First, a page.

Where Clouds End - Martin Wolkner - ebook

Where Clouds End ebook

Martin Wolkner



An a-level student carries a gloomy, sullen guilt in his soul which holds him off from other people. His only friend is an oak deep in the forest. But one autumn in the 1990s he cannot avoid meeting a young man with a dog who tries to bring him back to life gently. But can the outsider allow this to happen? The melancholy, poetic novella "Where Clouds End" was written between October 1999 and the summer of 2000. After extensive revision it was first published in 2019 in an English and a German version.

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for my best friend: loneliness

About the author:

Martin Wolkner, born in the metropolitan area Ruhr in 1980, studied English and German Linguistics, Film Studies and a little bit of Philosophy at Ruhr-Universität Bochum and University of Hull.

He worked as a writer, journalist, film critic, translator, subtitler and director of Filmfest homochrom in Cologne and Dortmund.

He has published two German novels and a collection of German poems. An English collection of poetry will follow soon.

The novella "Where Clouds End" was written between October 1999 and the summer of 2000. After extensive revision it was first published in 2019 in English and German.


















"I long

for feelings

as deep as

the ocean,






"I'd like to feel my body

and the motions of my heart,

yet I don't feel any of that…"


He was almost out of this world. Although he still lingered on in it, there were hardly any hints that he was there, because he kept himself away, as far away as he could, from all life. The pain alone was with him. How satisfying solitude can be! What pleasure it is, if one must deny oneself everything else! What liberation, if one feels lost in life, lost in the fortune of the world!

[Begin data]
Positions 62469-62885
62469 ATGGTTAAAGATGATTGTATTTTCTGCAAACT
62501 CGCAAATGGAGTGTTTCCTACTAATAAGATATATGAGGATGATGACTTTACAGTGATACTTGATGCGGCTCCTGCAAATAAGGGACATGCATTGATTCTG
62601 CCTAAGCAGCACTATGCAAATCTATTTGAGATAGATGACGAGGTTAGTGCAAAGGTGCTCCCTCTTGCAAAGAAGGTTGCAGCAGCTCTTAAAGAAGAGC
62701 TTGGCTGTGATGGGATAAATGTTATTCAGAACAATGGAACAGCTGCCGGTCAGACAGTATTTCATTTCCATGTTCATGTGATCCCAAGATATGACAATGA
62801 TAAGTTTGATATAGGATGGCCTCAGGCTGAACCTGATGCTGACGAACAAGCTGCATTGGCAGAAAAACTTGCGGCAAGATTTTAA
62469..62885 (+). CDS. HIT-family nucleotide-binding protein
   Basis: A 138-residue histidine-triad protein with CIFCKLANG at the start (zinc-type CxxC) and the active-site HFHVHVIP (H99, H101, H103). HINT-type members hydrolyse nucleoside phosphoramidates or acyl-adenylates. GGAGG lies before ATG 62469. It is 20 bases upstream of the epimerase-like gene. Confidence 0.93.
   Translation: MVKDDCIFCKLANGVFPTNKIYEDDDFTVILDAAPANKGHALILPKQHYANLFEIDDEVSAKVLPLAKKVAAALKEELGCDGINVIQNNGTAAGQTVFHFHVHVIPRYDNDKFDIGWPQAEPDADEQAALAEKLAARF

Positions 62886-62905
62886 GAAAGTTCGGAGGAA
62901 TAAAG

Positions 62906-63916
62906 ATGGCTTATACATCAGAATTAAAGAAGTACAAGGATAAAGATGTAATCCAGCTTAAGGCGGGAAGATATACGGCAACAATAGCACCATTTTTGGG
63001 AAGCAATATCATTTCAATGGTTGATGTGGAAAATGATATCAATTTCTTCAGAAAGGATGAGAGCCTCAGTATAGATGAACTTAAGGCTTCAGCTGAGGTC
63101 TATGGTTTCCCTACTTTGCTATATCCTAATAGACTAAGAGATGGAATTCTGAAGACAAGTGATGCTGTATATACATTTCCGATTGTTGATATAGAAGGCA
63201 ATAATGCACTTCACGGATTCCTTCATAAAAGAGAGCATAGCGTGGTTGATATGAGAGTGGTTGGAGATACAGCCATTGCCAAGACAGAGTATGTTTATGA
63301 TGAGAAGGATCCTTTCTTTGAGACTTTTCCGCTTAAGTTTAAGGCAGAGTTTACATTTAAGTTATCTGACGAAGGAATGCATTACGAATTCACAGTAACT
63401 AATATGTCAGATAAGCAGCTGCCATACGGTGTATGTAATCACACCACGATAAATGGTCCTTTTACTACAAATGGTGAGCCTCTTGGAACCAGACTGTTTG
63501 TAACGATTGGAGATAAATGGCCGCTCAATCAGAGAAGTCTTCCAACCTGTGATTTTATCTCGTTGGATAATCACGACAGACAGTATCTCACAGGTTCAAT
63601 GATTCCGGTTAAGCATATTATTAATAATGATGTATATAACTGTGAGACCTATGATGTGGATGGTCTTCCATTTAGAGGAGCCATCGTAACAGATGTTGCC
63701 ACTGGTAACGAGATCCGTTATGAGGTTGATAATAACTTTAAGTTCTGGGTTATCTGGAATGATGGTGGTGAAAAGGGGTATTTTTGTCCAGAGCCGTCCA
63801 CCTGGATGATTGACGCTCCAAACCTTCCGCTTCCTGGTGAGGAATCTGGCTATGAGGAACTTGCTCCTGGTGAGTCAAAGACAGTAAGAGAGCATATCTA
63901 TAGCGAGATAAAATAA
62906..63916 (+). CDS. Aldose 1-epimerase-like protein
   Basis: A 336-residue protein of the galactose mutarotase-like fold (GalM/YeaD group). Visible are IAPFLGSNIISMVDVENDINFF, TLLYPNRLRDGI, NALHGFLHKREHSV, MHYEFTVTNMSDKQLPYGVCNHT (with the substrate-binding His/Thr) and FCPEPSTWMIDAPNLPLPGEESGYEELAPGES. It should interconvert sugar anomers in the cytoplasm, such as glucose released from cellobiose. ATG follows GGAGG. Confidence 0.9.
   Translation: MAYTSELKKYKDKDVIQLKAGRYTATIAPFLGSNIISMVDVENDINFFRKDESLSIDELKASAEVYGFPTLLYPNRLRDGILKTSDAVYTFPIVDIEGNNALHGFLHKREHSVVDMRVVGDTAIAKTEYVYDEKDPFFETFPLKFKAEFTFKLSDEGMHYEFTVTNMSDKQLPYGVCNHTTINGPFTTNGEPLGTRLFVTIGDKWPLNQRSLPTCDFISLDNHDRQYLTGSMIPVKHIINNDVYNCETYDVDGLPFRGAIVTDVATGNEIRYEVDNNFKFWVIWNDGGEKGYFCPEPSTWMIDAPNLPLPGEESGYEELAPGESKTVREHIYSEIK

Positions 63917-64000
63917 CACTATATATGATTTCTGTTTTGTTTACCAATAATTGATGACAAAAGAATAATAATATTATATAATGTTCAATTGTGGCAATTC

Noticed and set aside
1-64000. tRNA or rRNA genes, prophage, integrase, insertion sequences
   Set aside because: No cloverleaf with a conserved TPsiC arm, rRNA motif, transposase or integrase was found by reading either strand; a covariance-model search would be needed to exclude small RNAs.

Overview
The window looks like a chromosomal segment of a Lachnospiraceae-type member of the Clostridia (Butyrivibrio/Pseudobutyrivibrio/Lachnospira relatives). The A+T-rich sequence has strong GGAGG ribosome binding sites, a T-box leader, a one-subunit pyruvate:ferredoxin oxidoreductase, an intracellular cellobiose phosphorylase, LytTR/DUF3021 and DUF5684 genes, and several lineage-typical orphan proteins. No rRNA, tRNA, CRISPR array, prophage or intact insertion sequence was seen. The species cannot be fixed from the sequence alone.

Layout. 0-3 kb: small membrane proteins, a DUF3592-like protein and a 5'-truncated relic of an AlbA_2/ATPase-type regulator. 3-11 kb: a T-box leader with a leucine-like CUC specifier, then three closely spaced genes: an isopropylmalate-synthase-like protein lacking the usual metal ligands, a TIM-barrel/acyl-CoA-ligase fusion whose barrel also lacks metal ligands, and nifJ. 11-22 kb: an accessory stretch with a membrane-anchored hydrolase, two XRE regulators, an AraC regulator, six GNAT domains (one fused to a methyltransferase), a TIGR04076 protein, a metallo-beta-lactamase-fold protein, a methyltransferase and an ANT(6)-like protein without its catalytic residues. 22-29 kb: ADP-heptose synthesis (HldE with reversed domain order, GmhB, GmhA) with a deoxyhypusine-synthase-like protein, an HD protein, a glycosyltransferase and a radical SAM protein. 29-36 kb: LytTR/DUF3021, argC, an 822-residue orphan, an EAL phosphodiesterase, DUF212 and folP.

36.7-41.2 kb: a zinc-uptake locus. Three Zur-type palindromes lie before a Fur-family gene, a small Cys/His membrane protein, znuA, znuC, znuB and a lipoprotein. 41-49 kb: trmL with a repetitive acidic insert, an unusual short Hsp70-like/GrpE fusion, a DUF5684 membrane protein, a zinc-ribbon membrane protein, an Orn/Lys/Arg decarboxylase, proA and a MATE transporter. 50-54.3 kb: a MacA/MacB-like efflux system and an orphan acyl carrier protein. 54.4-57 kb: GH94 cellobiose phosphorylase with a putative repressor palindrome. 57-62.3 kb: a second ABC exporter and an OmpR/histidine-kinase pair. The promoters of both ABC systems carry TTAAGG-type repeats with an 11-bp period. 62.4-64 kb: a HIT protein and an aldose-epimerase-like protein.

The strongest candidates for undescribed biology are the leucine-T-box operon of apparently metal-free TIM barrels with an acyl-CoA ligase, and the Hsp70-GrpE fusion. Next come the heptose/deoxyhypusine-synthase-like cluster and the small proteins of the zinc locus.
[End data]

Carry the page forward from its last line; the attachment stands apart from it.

It was still there with him and it did not want to dissolve, this pain, however much he endeavoured. The bittersweet pain was always present, and his strength was banned to that dark and secret place and concealed there, along with his feelings and memories. He was living a shadow life. He had become estranged from the light and he could not fight any more. For him there existed no past, no present, no future anymore, only pain. And to this he clung, for it was the only thing that was left to him. It confirmed again and again that he was doing the right thing. For if some day it was not there anymore, then indeed he had done something wrong and broken all his values and intentions.

But those long years of habituation had not deadened him. For that, he was much too cautious. When for the first time he had felt this bitterness, this melancholy, which had descended upon him like a black shroud, was unimportant, because that's the way things were and the beginning forgotten, like so much else from his lost childhood. Apart from the tiny spark of blitheness at his very beginning, he remembered only the heartache and he was probably even born with it. His constant companion was something valuable and essential to him, without which he would not have wanted to live on; a travelling companion that had become so vital that one followed them at the next fork of the road and made their path one's own. The pain was the only thing that there was no doubt about.

He sat in the branches of his friend, the lonesome oak, which stood on top of a gentle hill in the middle of a vast meadow. The seldom trodden path with speckles of coarse pebbles ran across the mound a stone's throw away from the oak. The hillock arose from the ocean of forests all around at the foot of it like a grass covered isle.

He sat in the crown of the tree and overlooked the landscape dominated by broadleaf forests and meadows. Somewhere almost at the horizon, the swathe of a wide motorway meandered through the countryside and destroyed the beautiful view, just as the dozen of power lines did which swung from pylon to pylon and which gave indirect evidence that possibly he was not alone in this sea.